Last Saturday (Feb. 9th), we began discussing Massimo Pigliucci’s How to Be a Stoic, Ch. 1-2 + Appendix.
There were 7 people in attendance: Randy, Kristin, Fred, Matt, Joel, Justin D., and myself (Justin K.). We were able to fit (comfortably?) in a partitioned booth at the back of the Little Tokyo Coffee Bean. All in all, the discussions were more thought provoking than I was expecting given that the first couple chapters seemed pretty straight-forward. The following are some of the discussions that we had in-brief…
Fred voiced his concern about the implications of being overly-rational and whether evoking the notion of a universal logos — “the simple, indubitable fact that Nature is understandable by reason” (p. 6) — was disregarding the non-rational forces in human nature that we seem to value. Much of artistic expression is about giving up control and letting less rational impulses take over. If that’s the case, perhaps human happiness (eudaimonia) should be less about living according to reason, but more about freedom (in whatever way that manifests). I may be misrepresenting his views, but I think these are reasonable concerns to have regardless of who voices them.
In the meeting, the question about the nature of the universe led us to focus on Stoic physics (which includes what we might call physics, but also the natural sciences, metaphysics, and theology). That segued once or twice to discussing the diagram on p. 24 and how the three “disciplines” of desire, action, and assent corresponded with the three areas of physics, ethics, and logic respectively and the three general virtues of self-mastery (temperance and courage), justice, and practical wisdom respectively. I won’t try to summarize that discussion. We’ll have a chance to return to the topic in future meetings since the rest of the book is dedicated to elaborating on the three disciplines.
At the end of the meeting, I myself was sympathizing towards Fred’s concerns while also feeling confident that Stoicism can absorb the objections that might come from those concerns. Again, logos is just an attribute of Nature (or, God) that makes it “understandable by reason” (p. 8). The act of artistic creation itself seems to be either a kind of cathartic outlet for the artist herself or it is an attempt to be understood by others (I’m sure this is an oversimplification, but I need to oversimplify here in order to put down my initial thoughts on the matter). If it’s the latter, then the artist needs to bring some kind of order to her creation so that a verbal or non-verbal message can be communicated faithfully to others. If it’s the former, then the Stoics might condone the catharsis as a way to release unhealthy emotions and avoid the vice to which those emotions may lead; the danger, of course, would be the temptation to indulge in those emotions as the artist is trying to release them — counteracting the objective of the artistic process but also compromising the artist’s virtue… I think the Stoics would not endorse art that leads to the loss of control in this way, UNLESS (and I think we hit on this briefly in the meeting), it was in a planed, pre-ordained way, say, in a carefully planned ritual or by having a guide through the process. Otherwise, the loss of control may lead us to act in certain ways which foster bad habits which undermine the project of becoming virtuous. Looking forward to fleshing this out in future meetings.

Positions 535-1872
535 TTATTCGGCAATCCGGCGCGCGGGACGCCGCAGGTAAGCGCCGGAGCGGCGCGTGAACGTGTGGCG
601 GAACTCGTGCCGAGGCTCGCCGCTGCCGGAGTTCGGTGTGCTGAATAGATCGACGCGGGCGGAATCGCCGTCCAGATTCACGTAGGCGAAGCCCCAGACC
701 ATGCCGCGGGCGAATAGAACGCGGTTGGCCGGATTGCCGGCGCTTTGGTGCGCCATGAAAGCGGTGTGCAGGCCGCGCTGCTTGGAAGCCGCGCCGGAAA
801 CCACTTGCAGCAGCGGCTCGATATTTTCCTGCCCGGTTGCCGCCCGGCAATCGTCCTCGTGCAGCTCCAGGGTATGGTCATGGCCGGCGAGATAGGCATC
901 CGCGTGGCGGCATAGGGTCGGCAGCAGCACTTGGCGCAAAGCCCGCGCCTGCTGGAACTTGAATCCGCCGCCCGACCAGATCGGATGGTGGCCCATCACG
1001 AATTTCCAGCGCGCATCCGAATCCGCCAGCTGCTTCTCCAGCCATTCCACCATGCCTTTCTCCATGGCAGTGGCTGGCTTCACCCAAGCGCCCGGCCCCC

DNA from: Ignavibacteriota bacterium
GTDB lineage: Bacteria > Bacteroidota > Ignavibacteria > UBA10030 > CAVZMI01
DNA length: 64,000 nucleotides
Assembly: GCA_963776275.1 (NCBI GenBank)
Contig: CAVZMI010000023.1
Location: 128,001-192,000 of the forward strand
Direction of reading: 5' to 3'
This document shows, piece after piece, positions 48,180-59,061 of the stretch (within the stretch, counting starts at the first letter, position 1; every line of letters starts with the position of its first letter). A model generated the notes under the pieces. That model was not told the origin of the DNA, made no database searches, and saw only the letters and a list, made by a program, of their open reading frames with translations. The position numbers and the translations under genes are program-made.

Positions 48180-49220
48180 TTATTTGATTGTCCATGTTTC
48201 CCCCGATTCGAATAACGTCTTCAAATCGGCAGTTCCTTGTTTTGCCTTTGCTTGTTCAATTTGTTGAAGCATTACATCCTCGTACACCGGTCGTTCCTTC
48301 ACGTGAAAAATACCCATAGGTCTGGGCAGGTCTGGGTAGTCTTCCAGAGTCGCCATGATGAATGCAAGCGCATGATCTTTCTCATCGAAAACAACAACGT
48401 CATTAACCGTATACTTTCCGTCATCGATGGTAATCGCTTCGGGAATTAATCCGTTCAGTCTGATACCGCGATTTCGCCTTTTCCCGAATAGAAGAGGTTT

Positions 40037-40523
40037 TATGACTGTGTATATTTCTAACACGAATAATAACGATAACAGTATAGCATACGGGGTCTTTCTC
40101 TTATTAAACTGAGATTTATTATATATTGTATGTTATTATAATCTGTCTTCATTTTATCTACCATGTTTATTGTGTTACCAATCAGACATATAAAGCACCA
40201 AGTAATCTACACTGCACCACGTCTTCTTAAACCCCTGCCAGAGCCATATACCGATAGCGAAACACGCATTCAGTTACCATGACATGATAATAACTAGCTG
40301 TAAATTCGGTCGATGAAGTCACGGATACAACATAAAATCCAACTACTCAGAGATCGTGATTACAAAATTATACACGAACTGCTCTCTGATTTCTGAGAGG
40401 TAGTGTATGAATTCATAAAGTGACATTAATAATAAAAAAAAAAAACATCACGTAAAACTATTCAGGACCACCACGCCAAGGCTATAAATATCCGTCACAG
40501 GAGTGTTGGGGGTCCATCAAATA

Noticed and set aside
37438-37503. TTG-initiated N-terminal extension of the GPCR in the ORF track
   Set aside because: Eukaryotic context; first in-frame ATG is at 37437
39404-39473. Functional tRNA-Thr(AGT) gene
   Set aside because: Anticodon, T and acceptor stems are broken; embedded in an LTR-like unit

All in all, it was a good meeting. I’m looking forward to the next one (March 9th). 🙂
— Justin K.